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The Rise of Exclusive Canonical Psalmody in Geneva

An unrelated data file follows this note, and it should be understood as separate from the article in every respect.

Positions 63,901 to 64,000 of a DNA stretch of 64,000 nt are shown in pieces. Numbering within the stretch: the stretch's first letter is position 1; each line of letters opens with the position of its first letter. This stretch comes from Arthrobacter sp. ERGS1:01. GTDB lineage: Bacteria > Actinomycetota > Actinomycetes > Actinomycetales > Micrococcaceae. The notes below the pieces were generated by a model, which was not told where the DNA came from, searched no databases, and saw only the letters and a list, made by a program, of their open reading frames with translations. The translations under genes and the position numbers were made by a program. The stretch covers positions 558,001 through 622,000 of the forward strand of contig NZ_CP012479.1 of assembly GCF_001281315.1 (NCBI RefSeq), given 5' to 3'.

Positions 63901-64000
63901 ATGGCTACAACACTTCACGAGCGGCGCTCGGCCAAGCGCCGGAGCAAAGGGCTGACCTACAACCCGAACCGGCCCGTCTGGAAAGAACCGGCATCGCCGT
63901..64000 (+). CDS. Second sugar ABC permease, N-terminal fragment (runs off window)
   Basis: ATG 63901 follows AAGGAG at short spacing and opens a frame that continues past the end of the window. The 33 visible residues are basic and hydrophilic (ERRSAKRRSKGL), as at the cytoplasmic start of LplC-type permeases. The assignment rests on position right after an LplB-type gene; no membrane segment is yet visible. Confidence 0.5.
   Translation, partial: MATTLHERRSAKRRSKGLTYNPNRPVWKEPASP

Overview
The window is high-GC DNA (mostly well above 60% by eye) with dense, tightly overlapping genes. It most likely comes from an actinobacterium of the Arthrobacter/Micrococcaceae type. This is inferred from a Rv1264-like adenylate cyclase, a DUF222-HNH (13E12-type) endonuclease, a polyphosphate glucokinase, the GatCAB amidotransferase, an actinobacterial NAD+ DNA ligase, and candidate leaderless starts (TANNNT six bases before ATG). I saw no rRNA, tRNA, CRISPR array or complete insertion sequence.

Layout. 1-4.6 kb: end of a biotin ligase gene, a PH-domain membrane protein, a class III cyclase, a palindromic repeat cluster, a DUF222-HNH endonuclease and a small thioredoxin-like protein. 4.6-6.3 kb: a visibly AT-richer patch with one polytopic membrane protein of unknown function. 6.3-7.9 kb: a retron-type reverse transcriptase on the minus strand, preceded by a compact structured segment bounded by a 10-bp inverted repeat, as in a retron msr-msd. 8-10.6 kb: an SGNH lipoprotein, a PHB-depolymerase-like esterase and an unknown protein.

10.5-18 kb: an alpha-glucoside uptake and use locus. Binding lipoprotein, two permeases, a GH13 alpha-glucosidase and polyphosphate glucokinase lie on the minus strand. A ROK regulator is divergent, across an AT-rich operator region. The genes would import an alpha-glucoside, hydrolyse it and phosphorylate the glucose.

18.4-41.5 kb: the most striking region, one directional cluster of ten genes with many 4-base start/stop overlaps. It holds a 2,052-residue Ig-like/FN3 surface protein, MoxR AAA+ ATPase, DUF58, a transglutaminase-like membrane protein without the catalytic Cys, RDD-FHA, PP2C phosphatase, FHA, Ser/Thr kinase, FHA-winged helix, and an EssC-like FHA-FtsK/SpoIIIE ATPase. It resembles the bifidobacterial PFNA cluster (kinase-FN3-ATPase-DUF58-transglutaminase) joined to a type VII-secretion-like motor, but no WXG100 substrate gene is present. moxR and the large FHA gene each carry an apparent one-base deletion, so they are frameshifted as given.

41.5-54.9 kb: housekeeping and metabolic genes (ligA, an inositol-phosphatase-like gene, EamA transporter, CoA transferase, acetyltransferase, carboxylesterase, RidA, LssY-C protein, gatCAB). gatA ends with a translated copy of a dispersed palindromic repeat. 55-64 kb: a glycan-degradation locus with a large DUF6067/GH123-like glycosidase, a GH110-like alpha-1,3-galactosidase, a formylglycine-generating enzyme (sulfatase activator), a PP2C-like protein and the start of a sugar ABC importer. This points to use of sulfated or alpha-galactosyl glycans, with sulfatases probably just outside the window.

It is a claim beyond dispute that the Reformed church in Geneva during the 16th century sang only inspired canonical psalms. Support abounds for this assertion, but perhaps the easiest way to substantiate it is the contents of the 1562 Geneva Psalter. The 1562 Psalter was the finished form of the song book Calvin had been working to produce for at least 20 years. Previous editions contained various lyrical content, but by far and away these editions contained the Psalms to the virtual exclusion of anything else. By 1562 Pidoux is able to confirm that the final edition, which was printed and translated and distributed across Europe, contained only the 150 Psalms and the “Nunc Dimittis” and the Decalogue. In fact, so obvious is it that Calvin supported only the use of inspired psalmody in the worship of the church, evidenced in his signature work, the Geneva Psalter, that Benson (1909) can speak of a “peculiar” kind of worship song that was used in Geneva which called “The Calvinistic Psalm,” which he describes as “simply the Word of God, translated and versified in hymn-form, so as to be sung by the people.” With heavy weight scholars such as Pidoux and Benson lined up in support of the claim that in 16th century Geneva, the church, under oversight of Calvin, sang only inspired psalms, no further argumentation will be offered in defense of the position. Surely, if someone can offer credible support from credible scholars to refute the claim presented here then the position being promoted would have to be reassessed and altered. Since such evidence and scholarship is most certainly lacking, then the basic soundness and correctness of the claim can be now taken for granted and another line of thought can be pursued, namely, the rise and then the decline of inspired psalmody in the Reformed church of Geneva.